Blow up a bar of Ivory soap in the microwave.
Ivory soap . . . it’s the soap that floats. But why? Discover the secret behind this floating sensation by cooking the whole bar of soap in the microwave. That’s right, a bar of Ivory soap + the microwave oven = a very cool trick! And your kitchen will smell so fresh and clean when you’re finished.
- Bar of Ivory soap (you must use Ivory brand soap)
- Various bars of other brands of soap
- Deep bowl of water (or a plastic tub)
- Dinner plate
- Microwave oven
The first part of this experiment is designed to prove whether or not the claim is true. Does Ivory soap really float? Fill the bowl with water and drop in a brand-new bar of Ivory soap. It’s a pretty simple test . . . does it float?
Maybe all bars of soap float. If you have other brands of soap, try the float or sink test. You’ll probably discover that all of the bars of soap sink except for the Ivory brand soap. Why?
Remove the Ivory soap from the water and break it in half to see if the bar of soap is actually hollow or if there are huge pockets of air. If either is true, that would make the soap float, right?
Use the knife to cut the bar of Ivory soap into four equal pieces. Place the pieces of soap on a dinner plate, and then place the whole thing in the center of the microwave oven, after asking permission from an adult.
Cook the bar of soap on HIGH for 1 minute. Don’t take your eyes off the bar of soap as it begins to expand and erupt into beautiful puffy clouds. Be careful not to overcook your soap soufflé.
Allow the soap to cool for a minute or so before touching it. Amazing. . . it’s puffy but rigid. Don’t waste the soap. Take it into the shower or bath. It’s still great soap with a slightly different shape and size.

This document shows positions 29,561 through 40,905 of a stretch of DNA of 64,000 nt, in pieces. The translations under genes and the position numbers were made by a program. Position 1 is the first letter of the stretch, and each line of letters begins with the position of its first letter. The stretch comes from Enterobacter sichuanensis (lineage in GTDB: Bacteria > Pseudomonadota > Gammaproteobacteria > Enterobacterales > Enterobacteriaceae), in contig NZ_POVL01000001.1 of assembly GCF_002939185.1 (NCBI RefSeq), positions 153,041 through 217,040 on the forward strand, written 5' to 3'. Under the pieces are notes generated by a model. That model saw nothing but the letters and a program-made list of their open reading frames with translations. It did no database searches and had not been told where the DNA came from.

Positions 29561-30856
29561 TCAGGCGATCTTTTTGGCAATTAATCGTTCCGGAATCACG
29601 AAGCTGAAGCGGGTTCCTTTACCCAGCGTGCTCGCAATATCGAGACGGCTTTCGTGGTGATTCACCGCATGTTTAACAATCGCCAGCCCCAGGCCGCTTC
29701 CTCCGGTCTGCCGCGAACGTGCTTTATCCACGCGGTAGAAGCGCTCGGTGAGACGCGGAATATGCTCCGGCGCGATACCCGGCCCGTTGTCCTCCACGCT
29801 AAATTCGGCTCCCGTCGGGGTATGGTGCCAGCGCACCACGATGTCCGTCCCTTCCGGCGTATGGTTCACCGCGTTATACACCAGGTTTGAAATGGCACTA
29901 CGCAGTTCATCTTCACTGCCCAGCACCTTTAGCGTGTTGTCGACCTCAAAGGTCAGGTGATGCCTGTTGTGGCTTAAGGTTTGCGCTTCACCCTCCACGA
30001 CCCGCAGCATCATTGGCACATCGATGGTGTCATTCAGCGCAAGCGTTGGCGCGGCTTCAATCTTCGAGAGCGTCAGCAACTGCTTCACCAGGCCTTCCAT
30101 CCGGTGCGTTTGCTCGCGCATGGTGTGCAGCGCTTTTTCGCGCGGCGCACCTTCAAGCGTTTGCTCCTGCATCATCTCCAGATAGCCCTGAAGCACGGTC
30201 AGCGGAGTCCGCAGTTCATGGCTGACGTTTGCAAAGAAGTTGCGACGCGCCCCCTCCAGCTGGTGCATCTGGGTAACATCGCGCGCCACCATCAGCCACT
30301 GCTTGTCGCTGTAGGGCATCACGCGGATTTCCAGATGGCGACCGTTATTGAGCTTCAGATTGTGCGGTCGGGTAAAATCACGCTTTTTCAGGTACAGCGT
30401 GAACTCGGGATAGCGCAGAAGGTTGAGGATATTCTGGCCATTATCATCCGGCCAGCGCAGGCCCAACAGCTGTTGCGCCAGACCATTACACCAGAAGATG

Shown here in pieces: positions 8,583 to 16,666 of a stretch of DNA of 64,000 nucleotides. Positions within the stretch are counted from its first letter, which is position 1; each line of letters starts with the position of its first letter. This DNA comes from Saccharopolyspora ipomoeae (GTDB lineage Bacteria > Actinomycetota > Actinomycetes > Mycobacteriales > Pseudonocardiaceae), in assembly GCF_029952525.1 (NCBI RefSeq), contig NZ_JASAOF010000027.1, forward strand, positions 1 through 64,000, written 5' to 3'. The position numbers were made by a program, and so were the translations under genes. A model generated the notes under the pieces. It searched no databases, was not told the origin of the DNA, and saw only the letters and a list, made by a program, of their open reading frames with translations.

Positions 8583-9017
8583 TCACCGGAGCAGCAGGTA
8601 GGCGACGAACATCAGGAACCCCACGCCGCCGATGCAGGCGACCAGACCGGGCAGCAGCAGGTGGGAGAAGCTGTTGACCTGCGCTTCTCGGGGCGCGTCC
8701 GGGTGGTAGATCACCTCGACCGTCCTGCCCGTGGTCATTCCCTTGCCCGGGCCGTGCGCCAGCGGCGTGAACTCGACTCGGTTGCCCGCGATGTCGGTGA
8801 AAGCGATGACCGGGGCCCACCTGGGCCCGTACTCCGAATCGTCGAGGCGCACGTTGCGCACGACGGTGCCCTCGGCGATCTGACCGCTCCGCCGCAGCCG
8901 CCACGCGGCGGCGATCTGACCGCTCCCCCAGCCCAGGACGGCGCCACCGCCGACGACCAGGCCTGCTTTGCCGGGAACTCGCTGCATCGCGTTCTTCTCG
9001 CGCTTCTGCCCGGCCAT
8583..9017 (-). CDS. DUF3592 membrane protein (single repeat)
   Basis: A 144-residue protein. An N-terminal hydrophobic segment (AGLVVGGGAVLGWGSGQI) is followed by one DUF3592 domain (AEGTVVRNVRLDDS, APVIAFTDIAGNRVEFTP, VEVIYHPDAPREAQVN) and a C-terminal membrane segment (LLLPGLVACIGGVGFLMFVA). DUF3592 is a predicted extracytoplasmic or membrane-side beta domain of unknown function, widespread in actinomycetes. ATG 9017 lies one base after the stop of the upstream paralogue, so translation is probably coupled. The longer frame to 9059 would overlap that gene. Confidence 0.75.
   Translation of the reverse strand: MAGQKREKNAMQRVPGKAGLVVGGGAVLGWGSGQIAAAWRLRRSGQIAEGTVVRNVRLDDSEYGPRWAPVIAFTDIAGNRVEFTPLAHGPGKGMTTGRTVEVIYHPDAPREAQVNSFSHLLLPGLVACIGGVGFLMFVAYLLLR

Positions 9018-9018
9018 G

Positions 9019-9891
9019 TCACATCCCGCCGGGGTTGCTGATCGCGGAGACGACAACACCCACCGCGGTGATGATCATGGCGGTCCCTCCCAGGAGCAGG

How Does It Work
Ivory soap is one of the few brands of bar soap that floats in water. But when you break the bar of soap into several pieces, there are no large pockets of air inside. If it floats in water and has no large pockets of air, it must mean that the soap itself is less dense than water. Ivory soap floats because air is whipped into the soap during the manufacturing process. If you break the bar of soap in half with your hands and look closely at the edge of the bar, you’ll see tiny pockets of air. Cutting the soap with a knife leaves a smooth edge making it impossible to see the exposed air bubbles.
The air-filled soap was actually discovered by accident in 1890 by an employee at Procter & Gamble. While mixing up a batch of soap, the employee forgot to turn off his mixing machine before taking his lunch break. This caused so much air to be whipped into the soap that the batch nearly doubled in size. When the soap was formed into bars, the bars floated in water. The response by the public was so favorable that Procter & Gamble continued to whip air into the soap, capitalizing on the mistake by marketing their new creation as “The Soap that Floats!”
Why does the soap expand in the microwave? This is actually very similar to what happens when popcorn pops or when you try to microwave a marshmallow. Those air bubbles in the soap (or in the popcorn kernels or marshmallow) contain water molecules. Water is also caught up in the matrix of the soap itself. The expanding effect is caused when the water is heated by the microwave. The water vaporizes and the heat causes the trapped air to expand. Likewise, the heat causes the soap itself to soften and become pliable.
This effect is actually a demonstration of Charles’s Law. Charles’s Law states that as the temperature of a gas increases, so does its volume. When the soap is heated, the molecules of air in the soap move quickly, causing them to move far away from each other. This causes the soap to puff up and expand to an enor- mous size. Other brands of soap without whipped air tend to melt when heated up in the microwave.
And now the entire kitchen smells like . . . cooked soap.
Take It Further
Try the same experiment with any bar of soap other than Ivory. Do you see the same results? If you have an older bar of Ivory soap around the house, do a side-by-side comparison test between the older soap and a brand-new bar from the store. Does the age of the soap have any effect on the size of the soap soufflé?
What would happen if you microwaved a marshmallow? What are you waiting for? Try it! Put the marshmallow on a plate and microwave it for about 30 seconds. What happens? Run the test several other times with new marshmallows and different “cooking” times.
WARNING! IMPORTANT SAFETY RULES
This experiment requires the use of a microwave oven. Even though you’ve used a microwave oven to heat a leftover burrito a thousand times, the lawyers make us include this warning—adult supervision is required.